Tonight, we turn the clocks forward, as Americans in some states have done almost every year since 1918. Since then, the practice of daylight saving time (DST) has become so ingrained into our understanding of the seasons that it's easy to take for granted. For the countries that participate — across Europe, North America, and parts of South America — DST can be a way to mark the passage of time, to relish in the approach of summer. But why exactly do we do it?
When DST was initiated as a national practice during World War I, it was designed to give workers an extra hour of sunlight and was thought to be good for improving public health and happiness, reducing energy consumption, and also for driving business for retailers. But it wasn’t without controversy: The 1918 Daylight Savings Act was signed into law only after vehement lobbying in its favor. Throughout 1917, various groups campaigned for the passage of the bill, many of them, including several municipal chambers of commerce, encouraged by the prospect that an extra hour for recreation would be good for business.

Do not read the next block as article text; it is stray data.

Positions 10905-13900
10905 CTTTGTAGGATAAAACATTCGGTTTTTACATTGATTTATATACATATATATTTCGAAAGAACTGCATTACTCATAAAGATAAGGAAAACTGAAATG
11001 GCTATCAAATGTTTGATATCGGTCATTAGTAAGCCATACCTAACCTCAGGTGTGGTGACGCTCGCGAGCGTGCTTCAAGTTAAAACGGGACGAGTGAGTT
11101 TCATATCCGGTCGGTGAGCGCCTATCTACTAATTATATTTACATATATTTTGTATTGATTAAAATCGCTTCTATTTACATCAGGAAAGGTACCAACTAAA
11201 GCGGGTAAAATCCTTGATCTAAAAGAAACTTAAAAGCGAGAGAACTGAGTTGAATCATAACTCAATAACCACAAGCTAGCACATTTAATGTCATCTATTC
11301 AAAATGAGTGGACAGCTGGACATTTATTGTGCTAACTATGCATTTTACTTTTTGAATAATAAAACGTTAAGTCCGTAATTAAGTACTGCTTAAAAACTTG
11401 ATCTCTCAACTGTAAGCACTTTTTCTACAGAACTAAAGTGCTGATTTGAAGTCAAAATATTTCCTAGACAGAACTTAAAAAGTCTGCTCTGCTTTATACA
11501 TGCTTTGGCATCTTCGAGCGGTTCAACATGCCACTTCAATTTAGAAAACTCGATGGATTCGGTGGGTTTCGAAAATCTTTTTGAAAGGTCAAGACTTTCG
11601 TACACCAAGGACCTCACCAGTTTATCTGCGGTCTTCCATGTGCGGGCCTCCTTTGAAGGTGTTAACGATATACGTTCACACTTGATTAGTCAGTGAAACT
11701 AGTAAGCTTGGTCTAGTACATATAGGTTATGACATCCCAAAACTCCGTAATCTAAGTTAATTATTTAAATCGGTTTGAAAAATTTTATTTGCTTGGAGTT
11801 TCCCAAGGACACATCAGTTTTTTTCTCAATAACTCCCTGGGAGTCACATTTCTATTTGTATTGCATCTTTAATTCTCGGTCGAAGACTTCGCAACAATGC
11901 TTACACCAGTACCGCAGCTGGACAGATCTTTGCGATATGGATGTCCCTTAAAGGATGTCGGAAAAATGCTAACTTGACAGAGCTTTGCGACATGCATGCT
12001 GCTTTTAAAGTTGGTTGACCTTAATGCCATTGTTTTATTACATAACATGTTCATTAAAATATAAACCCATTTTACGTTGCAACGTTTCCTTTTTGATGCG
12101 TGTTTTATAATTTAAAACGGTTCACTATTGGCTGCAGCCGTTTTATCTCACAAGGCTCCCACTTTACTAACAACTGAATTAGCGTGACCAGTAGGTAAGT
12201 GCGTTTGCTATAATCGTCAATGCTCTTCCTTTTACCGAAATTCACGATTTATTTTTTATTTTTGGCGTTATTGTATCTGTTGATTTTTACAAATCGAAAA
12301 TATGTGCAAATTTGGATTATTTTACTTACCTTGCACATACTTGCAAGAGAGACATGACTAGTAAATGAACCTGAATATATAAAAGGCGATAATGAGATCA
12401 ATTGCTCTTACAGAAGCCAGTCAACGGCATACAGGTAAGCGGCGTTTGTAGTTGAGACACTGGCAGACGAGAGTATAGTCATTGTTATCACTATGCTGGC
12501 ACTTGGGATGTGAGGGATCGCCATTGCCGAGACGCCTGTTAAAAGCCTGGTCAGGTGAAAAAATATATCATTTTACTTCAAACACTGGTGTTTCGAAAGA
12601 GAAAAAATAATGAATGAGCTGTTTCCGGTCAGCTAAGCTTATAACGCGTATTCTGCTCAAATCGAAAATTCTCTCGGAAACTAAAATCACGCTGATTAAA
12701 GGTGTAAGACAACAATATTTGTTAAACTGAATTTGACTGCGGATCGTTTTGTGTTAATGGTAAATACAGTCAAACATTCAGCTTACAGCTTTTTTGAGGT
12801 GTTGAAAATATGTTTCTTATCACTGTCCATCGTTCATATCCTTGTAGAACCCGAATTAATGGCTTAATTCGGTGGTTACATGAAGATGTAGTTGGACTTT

Among the most visible campaigners was the United Cigar Stores Company, once the largest cigar chain in the country. In a national campaign of posters and postcards, some seen below, the company advocated strongly for DST, relying heavily on wartime messaging to drive the point home. (Germany was the first country to institute national DST, in 1916; the U.K. and other European countries followed suit soonafter.) This is what that campaign looked like, 100 years ago.